With the purpose of implementing massive testing in 2021 to detect Covid-19, the Costa Rican Ministry of Health values acquiring rapid COVID test kits. These are techniques with saliva, some of which work as pregnancy tests, confirmed Daniel Salas, Minister of Health. To include this technique, the tests must be homologated and it must be ensured that kits are available on the market.
“There are techniques that are starting to come out; people can gargle and with tests similar to pregnancy tests they can tell if they are positive or not. We are analyzing what we can bring to the country that could be good and that helps us detect cases,” Salas explained.
These tests are highly accepted in the population, revealed a study by the UCR
In Costa Rica, 84.1% of the population would be willing to have a test to diagnose COVID-19, if a massive campaign were carried out in the country. However, this percentage increases to 92.3%, if the diagnosis is made based on a new test, from a saliva sample, the survey showed.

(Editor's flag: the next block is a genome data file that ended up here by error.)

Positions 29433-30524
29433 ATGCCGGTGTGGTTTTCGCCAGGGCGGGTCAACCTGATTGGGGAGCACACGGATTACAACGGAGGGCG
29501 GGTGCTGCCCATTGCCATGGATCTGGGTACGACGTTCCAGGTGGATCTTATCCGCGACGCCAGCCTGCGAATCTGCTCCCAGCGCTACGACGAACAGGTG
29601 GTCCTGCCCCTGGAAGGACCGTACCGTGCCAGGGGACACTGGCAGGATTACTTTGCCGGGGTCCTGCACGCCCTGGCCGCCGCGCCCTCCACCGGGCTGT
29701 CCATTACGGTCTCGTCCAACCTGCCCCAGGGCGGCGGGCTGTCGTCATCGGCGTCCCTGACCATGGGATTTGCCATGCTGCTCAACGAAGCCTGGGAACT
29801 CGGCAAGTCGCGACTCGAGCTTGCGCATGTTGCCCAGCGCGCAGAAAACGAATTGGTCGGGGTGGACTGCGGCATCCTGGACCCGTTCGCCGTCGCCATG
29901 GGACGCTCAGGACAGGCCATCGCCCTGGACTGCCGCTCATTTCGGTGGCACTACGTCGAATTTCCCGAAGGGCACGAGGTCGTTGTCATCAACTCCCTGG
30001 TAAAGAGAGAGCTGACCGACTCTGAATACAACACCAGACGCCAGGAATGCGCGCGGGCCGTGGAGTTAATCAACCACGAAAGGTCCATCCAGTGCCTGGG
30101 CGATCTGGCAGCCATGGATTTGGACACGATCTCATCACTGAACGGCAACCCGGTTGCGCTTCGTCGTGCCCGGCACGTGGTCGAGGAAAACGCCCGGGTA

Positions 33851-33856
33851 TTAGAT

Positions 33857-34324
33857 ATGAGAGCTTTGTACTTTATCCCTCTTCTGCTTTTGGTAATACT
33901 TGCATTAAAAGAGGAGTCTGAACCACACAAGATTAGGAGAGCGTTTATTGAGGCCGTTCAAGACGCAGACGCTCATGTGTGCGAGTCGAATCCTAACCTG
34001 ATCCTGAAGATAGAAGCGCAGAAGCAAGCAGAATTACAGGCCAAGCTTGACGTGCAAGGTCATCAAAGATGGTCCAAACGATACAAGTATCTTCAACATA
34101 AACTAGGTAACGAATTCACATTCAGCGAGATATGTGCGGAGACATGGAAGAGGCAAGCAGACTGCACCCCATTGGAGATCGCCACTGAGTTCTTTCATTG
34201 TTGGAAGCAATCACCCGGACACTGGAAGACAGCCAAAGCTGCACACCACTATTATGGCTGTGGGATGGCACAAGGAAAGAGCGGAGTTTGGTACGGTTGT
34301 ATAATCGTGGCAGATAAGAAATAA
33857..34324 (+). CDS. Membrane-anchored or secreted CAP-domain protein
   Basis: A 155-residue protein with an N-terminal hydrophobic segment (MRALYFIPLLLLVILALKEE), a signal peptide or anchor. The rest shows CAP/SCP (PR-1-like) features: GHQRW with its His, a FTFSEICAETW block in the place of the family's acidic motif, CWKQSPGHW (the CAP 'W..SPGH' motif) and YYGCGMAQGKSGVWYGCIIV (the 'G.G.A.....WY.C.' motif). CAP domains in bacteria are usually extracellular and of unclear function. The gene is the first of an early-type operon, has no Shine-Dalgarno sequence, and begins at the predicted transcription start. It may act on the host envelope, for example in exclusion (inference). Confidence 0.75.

Another tool they would be looking to acquire is the Covid ID Now, a rapid and isothermal (with temperature) test, which showed 96.2% sensitivity and 99.5% specificity compared to molecular PCR tests.
However, its high demand in the world could hinder the process, as it happened this past year. “When we tried to acquire it, they told us: do not dream of having it in 2020 because it is already monopolized for certain markets,” Salas admitted.
While these new kits are being acquired, antigen tests are already being used in 17 Health Areas, from regions where high transmission has been identified. It is a nasopharyngeal sample and these tests are useful to detect those that are positive, but not to rule out negative cases; these should undergo a PCR test. The tests are performed on those who present symptoms between days 1 and 5 on the course of the disease. In total, about 250 thousand tests of this type were acquired that will be applied for six months.
PCR the most accurate
On the other hand, it should be clarified that none of these rapid tests is as accurate as the PCR (both open and closed), which are the ones currently used by the country to confirm positive cases.
In this type of test, the most complicated issue has been to acquire closed PCRs, which give faster results and with which detection can be taken to more remote areas, since they do not require highly specialized equipment and personnel.